Requested $1,501,000, ended meeting at full amount
The second component of the town square project is the riverfront amphitheater.
The amphitheater would be constructed adjacent to the town square as a space for outdoor concerts and shows.
It would be located on the southeast area of the square on properties currently owned by the town where Petrocelli’s boutique hotel is proposed and on the East End Arts campus.
The amphitheater would be constructed on a raised ground plane and act as a coastal resiliency wall.
“The East End Arts buildings are currently low and will need to be elevated,” Quattlebaum said. “And so the waterfront amphitheater would become part of the resiliency of that, tying into some of the existing buildings and then creating an elevated platform for the East End Arts buildings and protecting them.”
Community Development Director Dawn Thomas said if the project does not receive all the funding requested by the committee, the town may be able to partner with a sponsor, such as the county or PSEG Long Island, to fund the rest of the project. She also said there are other state grants the town can apply for to fund the project.
Waterfront Park, Playground and Resiliency
Requested $1,697,710, ended meeting at full amount
The last component of the town square project is a public playground and park on the riverfront on the south-west area of the town square. The park would consist of a splash pad area with fountains, playgrounds and open space.
The park would also be constructed on a raised ground plane and act as a coastal resiliency wall. The design and programming of the park would be in collaboration with the science center.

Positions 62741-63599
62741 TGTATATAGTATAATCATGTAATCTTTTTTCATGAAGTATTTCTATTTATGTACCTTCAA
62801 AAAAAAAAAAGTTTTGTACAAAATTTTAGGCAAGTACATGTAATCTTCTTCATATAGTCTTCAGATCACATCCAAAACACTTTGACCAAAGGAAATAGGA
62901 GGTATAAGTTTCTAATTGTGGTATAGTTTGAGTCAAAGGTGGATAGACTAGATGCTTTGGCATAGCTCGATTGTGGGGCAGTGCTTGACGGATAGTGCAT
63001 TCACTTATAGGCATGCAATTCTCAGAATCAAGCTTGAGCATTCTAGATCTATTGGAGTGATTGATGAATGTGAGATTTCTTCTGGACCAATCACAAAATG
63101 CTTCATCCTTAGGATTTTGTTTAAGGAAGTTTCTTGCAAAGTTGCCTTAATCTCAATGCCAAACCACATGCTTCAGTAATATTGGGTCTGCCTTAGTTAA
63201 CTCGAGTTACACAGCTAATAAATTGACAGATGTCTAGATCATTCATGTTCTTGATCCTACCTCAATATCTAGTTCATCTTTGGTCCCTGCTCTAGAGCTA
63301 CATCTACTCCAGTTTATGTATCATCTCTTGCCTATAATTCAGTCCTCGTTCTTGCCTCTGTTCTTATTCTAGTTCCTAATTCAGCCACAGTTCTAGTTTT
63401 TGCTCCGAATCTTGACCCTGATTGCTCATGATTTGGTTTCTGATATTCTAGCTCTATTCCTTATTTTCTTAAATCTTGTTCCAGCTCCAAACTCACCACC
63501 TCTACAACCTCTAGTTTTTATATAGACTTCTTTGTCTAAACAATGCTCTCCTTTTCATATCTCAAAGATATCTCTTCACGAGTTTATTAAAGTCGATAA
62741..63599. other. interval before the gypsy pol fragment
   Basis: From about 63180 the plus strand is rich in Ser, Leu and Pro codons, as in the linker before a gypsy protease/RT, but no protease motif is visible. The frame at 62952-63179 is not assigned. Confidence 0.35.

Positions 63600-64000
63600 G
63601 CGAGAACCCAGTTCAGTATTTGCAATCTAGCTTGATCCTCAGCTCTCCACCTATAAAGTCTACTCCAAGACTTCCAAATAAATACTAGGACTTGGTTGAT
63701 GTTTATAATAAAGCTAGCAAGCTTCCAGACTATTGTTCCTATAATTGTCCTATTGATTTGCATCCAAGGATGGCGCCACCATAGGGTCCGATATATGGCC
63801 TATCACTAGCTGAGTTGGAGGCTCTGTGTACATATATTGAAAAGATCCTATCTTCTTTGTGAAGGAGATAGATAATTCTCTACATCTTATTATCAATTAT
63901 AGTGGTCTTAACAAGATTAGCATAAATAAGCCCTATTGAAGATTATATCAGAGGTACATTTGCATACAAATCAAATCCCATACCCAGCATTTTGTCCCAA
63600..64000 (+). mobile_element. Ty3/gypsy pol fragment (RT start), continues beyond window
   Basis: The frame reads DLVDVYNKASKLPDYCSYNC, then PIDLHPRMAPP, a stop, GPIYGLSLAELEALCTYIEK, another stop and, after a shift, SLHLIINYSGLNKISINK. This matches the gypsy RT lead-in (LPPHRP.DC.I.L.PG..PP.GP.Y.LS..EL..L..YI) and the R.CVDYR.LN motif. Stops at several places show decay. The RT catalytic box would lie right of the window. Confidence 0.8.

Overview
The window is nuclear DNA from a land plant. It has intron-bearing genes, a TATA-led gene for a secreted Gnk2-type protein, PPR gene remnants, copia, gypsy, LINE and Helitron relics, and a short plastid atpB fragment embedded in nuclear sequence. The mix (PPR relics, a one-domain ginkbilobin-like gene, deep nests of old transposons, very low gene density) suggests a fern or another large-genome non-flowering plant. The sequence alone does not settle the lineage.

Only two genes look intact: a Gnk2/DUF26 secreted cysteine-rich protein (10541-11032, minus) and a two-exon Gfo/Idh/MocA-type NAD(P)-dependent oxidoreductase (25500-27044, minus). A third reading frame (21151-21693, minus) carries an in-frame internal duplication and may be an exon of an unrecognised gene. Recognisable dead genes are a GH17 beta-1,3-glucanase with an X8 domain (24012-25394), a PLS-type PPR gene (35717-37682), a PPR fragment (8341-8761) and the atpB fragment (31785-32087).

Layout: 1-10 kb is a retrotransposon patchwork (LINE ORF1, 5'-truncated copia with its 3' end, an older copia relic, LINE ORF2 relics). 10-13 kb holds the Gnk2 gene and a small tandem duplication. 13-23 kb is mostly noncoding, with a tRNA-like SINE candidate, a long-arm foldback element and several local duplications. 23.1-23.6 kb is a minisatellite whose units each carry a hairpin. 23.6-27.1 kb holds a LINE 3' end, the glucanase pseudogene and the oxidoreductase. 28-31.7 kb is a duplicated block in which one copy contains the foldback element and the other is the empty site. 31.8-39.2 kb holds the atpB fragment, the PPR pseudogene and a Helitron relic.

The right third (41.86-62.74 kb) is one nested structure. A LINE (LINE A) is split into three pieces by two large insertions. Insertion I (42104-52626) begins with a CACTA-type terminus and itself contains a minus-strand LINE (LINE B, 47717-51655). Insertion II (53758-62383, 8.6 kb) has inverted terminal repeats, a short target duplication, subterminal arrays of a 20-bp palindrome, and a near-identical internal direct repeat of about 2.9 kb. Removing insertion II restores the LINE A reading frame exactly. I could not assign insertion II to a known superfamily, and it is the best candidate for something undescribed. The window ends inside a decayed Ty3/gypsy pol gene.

“I’d just like to emphasize the importance of the playground component of the town square project,” committee co-chair Dave Kapell said. “What you want to do is attract families, and kids need something that’s going to appeal to them.”
“I think the playground is the trail of breadcrumbs to the river, which is what you want people to do and experience,” Thomas said.
Transportation Oriented Development
Requested $5,260,000, ended meeting at $2 million
The Railroad Avenue transit-oriented development project, proposed by town-designated master developers RXR and Georgica Green, submitted the largest request for funds at $5.8 million. The sponsor contribution is also the highest of all projects at $119.8 million.
The Railroad Avenue proposal includes a new mixed-use development with 243 apartments and ground floor commercial space on the town-owned Court Street parking lot across from the Riverhead railroad station. The proposal also includes the construction of a new pedestrian plaza on the property between the building and the train station.